The White House may yet be several weeks away from announcing whether it plans to overrule Attorney General Eric Holder and order that the 9/11 conspirators be tried before military commissions rather than in civilian courts. But it's not hard to figure out which way the wind is blowing.
The Pentagon is set to announce that Secretary of Defense Bob Gates has appointed a new chief judicial officer for the Office of Military Commissions, according to three Defense Department sources familiar with the decision. The appointment, which could come as early as Wednesday, paves the way for the Pentagon to begin convening a series of high-profile terror trials before military commissions at the U.S. detention facility at Guantanamo Bay--the very same prison the president had once pledged to have shut down by the beginning of this year.
"All the indications we've been given are to get ready for a lot of activity in Guanantamo," said a military prosecutor, who asked not to be identified talking about upcoming cases. "It's full steam ahead."
The appointment of retired Admiral Bruce MacDonald, who formerly served as the chief Judge Advocate of the Navy, as the new "convening authority" for the Office of Military Commissions is among the most important moves in an apparent gearing up for the expected new wave of trials. As convening authority, MacDonald--who replaces Susan Crawford, a Bush political appointee who retired two months ago--will have the responsibility to "refer" charges against Guantanamo terror suspects to trials after receiving recommendations from military prosecutors. Such "referrals"--the equivalent of indictments--have been on hold ever since last year when the White House ordered a halt to all military commission proceedings as part of its larger review about how to close Gitmo.
But now that "hold" is, for all intents and purposes, being lifted. Military prosecutors are actively working on as many as 50 cases of Gitmo detainees who can be referred for trial before the commissions, according to two commission sources. The trials would take place under new rules that were enacted by Congress and signed into law by President Obama last year aimed at making the tribunals fairer and more respectful of the rights of defendants--even while they continue to offer greater latitude to prosecutors. (Under the new rules, for example, hearsay evidence that would be banned in civilian court trials continues to be admissible before military commissions.)
The first trial under the new system is slated to begin in July with the case of Omar Khadr, who is charged with lobbing a grenade at American solders in Afghanistan when he was 15 years old. The trial of Khadr, dubbed the "boy soldier," has kicked off a storm of controversy over the propriety of bringing a war crimes case against a minor and Obama administration officials have been reported to be attempting to work out a deal that would repatriate him to his native Canada. But so far, no deal has been struck and the Pentagon is planning to fly reporters down to Gitmo in early April for pre-trial hearings in the case. Two weeks later, the Pentagon is planning another press trip for hearings on a different case, that of Noor Uthman, a Sudanese national charged with running an Al Qaeda training camp in Afghanistan.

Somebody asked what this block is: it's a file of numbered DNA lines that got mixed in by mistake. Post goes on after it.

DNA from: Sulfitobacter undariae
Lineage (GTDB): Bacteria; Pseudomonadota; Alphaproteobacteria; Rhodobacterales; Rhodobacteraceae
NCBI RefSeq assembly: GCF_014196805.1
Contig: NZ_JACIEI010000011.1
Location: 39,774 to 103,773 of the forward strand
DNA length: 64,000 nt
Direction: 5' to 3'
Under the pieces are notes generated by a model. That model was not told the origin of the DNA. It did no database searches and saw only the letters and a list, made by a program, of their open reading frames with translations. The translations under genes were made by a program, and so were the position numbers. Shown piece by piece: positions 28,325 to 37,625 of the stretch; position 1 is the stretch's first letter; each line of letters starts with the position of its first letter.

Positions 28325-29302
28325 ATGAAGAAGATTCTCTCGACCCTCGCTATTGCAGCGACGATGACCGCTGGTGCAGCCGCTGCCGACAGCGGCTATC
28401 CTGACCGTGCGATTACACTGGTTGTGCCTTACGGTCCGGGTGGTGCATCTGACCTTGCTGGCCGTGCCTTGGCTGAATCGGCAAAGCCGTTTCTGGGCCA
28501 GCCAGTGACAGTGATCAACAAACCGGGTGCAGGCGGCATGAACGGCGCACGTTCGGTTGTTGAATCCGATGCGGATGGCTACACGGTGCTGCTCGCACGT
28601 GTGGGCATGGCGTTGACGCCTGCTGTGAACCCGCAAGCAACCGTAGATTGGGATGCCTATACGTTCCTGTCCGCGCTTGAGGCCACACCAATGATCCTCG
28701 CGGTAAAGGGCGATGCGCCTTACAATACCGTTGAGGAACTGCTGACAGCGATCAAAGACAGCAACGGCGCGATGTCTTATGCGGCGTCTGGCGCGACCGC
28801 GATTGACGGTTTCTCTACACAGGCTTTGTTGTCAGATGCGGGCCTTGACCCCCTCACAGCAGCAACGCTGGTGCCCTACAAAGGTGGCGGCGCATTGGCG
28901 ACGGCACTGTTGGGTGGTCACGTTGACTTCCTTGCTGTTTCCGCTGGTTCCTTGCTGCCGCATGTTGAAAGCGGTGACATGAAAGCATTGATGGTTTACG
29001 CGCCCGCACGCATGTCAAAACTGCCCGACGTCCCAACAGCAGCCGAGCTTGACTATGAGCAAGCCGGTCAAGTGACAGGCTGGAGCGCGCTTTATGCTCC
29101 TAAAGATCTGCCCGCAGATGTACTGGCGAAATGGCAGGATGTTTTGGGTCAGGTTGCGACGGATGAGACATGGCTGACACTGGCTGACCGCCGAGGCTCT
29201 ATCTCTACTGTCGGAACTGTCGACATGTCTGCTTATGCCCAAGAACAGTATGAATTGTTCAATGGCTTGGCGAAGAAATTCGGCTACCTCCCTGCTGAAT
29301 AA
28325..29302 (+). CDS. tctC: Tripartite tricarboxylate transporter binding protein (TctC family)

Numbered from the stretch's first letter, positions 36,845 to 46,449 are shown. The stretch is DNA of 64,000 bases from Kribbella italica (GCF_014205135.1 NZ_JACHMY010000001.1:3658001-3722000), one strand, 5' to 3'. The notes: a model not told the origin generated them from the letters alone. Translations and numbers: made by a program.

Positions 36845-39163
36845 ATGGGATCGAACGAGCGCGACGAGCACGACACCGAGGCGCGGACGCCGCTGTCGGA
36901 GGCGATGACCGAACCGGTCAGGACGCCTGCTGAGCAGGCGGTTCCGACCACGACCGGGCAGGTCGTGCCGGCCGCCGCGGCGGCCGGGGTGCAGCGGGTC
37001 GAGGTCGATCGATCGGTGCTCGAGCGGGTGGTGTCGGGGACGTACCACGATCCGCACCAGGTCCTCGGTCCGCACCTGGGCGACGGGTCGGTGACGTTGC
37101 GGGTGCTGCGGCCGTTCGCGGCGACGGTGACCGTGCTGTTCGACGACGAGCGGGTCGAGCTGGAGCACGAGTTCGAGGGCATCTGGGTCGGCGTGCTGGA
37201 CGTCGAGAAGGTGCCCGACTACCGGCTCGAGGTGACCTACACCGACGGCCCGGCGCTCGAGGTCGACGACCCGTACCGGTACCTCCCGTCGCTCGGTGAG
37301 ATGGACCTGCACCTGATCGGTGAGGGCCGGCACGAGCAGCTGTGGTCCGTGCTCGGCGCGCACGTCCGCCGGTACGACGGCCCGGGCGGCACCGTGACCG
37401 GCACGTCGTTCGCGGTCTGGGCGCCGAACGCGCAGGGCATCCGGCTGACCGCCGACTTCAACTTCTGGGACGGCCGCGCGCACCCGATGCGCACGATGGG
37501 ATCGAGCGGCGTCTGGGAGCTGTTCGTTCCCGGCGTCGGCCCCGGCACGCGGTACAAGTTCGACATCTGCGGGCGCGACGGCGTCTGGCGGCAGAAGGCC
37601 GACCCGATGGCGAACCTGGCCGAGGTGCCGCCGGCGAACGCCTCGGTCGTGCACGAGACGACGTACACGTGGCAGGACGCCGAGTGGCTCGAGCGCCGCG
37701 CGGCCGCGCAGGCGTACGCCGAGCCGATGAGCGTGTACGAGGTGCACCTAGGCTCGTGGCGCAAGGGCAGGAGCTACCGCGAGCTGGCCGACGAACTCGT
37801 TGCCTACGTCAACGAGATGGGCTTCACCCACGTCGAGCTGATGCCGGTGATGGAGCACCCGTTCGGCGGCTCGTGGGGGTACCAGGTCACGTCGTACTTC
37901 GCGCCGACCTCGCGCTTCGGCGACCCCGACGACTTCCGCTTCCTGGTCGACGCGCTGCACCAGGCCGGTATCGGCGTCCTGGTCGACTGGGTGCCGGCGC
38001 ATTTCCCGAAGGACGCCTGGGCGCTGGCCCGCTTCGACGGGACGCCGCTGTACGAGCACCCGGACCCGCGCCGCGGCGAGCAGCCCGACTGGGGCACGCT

And there's plenty more to come, including a newly refined case against Abd al Rahim al Nashiri, the alleged architect of the bombing of the U.S.S. Cole.But the big decision everyone is waiting for is whether President Obama, as is increasingly expected inside the Beltway, will overturn Holder's decision and return Khalid Sheikh Mohammed and four other 9/11 co-conspirators to the military commissions.
One tea leaf worth reading: Robert L. Swann, one of the chief prosecutors of the original military commission case against the 9/11 co-conspirators, had been widely expected to leave the office after Holder announced his decision to transfer the 9/11 case to civilian court. Swann had spent years developing the military case against the defendants. But Swann is very much still on the job and working on cases, a commission spokesman said Tuesday.
The embrace of military tribunals follows months of controversy over Holder's decision to try Khalid Sheikh Mohammed and other 9/11 conspirators in federal court in New York--a move that generated opposition from New York political figures such as Mayor Michael Bloomberg, and Republicans in Congress. Administration officials have acknowledged it was looking increasingly likely that Congress would block any funding for civilian trials of the 9/11 conspirators. But the scale of the new wave of military trials is certain to generate criticism from liberals and human rights groups, who continue to view the commissions as unfair. In a statement Tuesday, the American Civil Liberties Union condemned any reviving of the commissions. "The Obama administration should not use the discredited military commissions system for the most important terrorism trials in American history," said Jameel Jaffer, director of the ACLU's National Security Project. "The federal criminal justice system has experienced judges, experienced prosecutors, a track record that includes hundreds of successful terrorism prosecutions and procedural rules that have been tested and refined over two centuries. To displace this system for a military commissions system that does not have rules, that is certain to result in further delay, that has resulted in only three convictions over eight years and that is viewed as illegitimate by much of the rest of the world, would be deeply irresponsible."